It seems that humanity has just escaped a fairly large space globe.
Two large pieces fragments of the orbit – the non-existent Soviet navigation satellite and the spent Chinese missile corps – apparently, on Thursday evening (October 15) they safely passed each other high over the South Atlantic.
Space surveillance company in California LeoLabs warned the world in advance to a close event that occurred at 8:56 p.m. EDT (October 16, 1256 GMT), when the two ships flew 991 kilometers above Earth off the coast of Antarctica.
Analysis before the LeoLabs meeting suggested that the two objects missed each other by only 25 feet (18 meters), plus or minus 59 feet (18 meters) – figures that collided very strongly. In fact, LeoLabs calculated the chances of defeat above 10%.
Explanation of space debris: the threat of orbital debris (infographics)
No signs of collision. The ZCZ-4C R / B was transmitted by LeoLabs Kiwi space radar 10 minutes after TCA. Our data shows only one object, as we hoped, without signs of debris. We will continue to work on Medium in the coming days with a full detailed risk assessment of this event!
But scans of the company after the meetings show that the nightmare scenario did not materialize.
“No signs of collision. CZ-4C R / B transmitted via LeoLabs Kiwi space radar 10 minutes after TCA. Our data show only one object, as we expected, without signs of debris. We will monitor them in the coming days on Medium with a full in-depth risk assessment of this event! “LeoLabs tweeted on Thursday evening. .
The “nightmare scenario” is not really an exaggeration. The dead Russian satellite and the Chinese rocket hull have a total mass of about 6,170 pounds. (2,800 pounds), LeoLabs said tweet on tuesday (October 13). The two bodies raced toward each other at a relative speed of 32,900 mph (52,950 km / h), so the collision would have been incredibly devastating, creating a huge cloud of debris.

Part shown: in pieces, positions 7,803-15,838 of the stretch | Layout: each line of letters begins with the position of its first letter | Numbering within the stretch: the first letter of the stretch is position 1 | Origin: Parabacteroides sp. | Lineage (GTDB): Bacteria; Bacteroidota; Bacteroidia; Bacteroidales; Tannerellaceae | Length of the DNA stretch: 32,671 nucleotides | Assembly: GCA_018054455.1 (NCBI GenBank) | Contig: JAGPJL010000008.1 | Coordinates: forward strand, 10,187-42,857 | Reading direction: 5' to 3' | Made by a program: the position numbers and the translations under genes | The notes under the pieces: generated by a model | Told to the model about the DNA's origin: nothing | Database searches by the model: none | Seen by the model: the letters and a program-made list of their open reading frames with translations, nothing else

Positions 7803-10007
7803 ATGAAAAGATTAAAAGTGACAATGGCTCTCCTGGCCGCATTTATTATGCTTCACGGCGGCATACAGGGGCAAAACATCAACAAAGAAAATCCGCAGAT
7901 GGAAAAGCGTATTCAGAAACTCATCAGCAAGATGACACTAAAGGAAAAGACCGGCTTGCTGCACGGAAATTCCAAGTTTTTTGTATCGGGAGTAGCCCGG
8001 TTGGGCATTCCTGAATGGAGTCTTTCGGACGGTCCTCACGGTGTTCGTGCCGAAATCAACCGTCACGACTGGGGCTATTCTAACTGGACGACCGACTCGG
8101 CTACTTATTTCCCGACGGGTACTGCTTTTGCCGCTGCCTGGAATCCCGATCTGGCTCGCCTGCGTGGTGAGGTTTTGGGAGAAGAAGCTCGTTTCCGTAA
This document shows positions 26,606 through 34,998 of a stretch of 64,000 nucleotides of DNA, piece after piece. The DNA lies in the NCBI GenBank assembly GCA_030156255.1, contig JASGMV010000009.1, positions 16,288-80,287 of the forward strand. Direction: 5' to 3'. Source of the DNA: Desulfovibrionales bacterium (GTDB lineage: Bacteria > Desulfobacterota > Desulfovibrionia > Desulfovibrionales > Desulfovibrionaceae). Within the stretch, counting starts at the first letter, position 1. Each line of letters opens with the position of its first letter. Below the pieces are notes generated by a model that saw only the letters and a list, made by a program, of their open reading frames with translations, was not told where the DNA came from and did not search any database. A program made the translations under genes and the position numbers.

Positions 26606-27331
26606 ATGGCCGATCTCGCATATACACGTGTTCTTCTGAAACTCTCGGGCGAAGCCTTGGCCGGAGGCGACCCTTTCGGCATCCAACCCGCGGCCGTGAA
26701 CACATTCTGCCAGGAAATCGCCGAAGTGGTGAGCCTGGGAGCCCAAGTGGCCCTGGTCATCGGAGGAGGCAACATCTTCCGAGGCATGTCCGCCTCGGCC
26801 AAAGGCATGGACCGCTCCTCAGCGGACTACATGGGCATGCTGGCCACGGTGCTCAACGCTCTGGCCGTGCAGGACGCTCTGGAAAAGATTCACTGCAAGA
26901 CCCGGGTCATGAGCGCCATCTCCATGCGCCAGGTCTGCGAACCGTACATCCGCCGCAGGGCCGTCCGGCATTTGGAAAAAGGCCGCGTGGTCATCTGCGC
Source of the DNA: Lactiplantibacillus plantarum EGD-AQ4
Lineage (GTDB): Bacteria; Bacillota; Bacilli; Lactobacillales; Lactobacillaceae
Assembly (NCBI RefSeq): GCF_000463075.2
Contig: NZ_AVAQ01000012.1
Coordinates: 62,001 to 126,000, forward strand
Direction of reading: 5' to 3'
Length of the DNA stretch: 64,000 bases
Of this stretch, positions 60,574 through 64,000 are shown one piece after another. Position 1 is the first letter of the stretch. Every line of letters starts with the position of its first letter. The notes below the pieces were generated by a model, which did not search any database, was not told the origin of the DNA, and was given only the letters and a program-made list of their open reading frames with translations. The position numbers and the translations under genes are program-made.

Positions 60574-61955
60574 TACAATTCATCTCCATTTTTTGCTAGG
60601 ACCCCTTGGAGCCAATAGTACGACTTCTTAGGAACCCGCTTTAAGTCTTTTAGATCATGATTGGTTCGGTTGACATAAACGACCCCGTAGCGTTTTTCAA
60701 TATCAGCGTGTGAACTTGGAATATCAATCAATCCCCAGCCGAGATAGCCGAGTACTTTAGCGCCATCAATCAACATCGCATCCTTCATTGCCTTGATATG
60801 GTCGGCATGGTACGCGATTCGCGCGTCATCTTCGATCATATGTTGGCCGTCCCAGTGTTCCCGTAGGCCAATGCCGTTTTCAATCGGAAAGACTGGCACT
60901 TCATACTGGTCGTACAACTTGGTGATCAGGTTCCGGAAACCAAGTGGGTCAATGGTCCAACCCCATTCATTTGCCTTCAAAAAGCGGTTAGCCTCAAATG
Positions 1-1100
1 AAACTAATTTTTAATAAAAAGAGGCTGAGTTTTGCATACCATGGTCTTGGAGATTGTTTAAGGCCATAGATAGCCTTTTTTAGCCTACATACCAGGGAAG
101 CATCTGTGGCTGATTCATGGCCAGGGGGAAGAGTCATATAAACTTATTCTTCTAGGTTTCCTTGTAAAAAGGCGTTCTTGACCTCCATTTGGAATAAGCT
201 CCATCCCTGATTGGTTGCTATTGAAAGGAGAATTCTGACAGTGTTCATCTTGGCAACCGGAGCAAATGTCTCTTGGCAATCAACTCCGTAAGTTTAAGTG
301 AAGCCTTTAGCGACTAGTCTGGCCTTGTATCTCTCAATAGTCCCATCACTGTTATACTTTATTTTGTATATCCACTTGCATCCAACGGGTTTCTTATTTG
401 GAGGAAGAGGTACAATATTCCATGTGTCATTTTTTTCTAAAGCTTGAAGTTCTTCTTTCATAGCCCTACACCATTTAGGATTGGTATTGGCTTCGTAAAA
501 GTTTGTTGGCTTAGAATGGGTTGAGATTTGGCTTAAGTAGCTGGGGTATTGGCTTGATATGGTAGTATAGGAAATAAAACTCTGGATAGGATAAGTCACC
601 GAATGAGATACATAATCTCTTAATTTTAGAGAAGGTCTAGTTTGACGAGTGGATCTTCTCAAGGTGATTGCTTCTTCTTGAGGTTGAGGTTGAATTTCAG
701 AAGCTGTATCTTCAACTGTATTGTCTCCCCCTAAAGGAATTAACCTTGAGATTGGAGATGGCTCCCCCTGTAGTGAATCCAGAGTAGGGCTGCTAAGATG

Defeat would most likely lead to a “significant (10 to 20 percent) increase in LEO [low Earth orbit] astronomer and satellite tracker Jonathan McDowell, who works at the Harvard-Smithsonian Center for Astrophysics, said via Twitter on Wednesday.
This garbage environment is already significant. Scientists estimate that about 34,000 objects more than 4 inches (10 centimeters) wide are currently orbiting the Earth. European Space Agency. And the numbers get scarier the less you go. There are probably 900,000 or so orbital objects in orbit from 0 to 4 inches (1 to 10 cm) and 128 million in the range of 0.04 inches to 0.4 inches (1 mm to 1 cm).
Even these tiny spots can cause significant damage to the satellite due to the high speeds involved. For example, 400 miles (400 km) up – the height of the International Space Station, which had to maneuver from three possible collisions of space debris only in 2020 – the volume of the barrel moves at a speed of 28,500 km / h.
For @Leolabs_space the bullet dodged. But space debris is still a big problem. October 16, 2020
Orbital collisions are not just sci-fi movies like 2013’s Gravity. For example, in 2009, a non-existent Russian military satellite called “Space 2251” crashed into an operational communications satellite “Iridium 33”, generating 1800 pieces of tracked garbage by October next year (and many others, too small for monitoring).
And, not surprisingly, humanity has deliberately generated clouds of garbage twice – during the devastating tests of anti-satellite technology conducted in 2007 and 2019. China and Indiain accordance.
The problem of debris will continue to grow as more and more satellites are launched into space, a trend that is accelerating due to the ever-decreasing costs of both launch and satellite development. And the problem could get out of hand, which poses a serious threat to spaceflight and reconnaissance, if we don’t address it now, say many experts
“According to @Leolabs_space, the bullet dodged. But space debris is still a big problem,” McDowell told another tweet on Thursday night.
Mike Wall is the author of “There” (Grand Central Publishing, 2018; illustrated by Carl Tate), a book about the search for an alien life. Follow him on Twitter @michaeldwall. Follow us on Twitter @Spacedotcom or Facebook.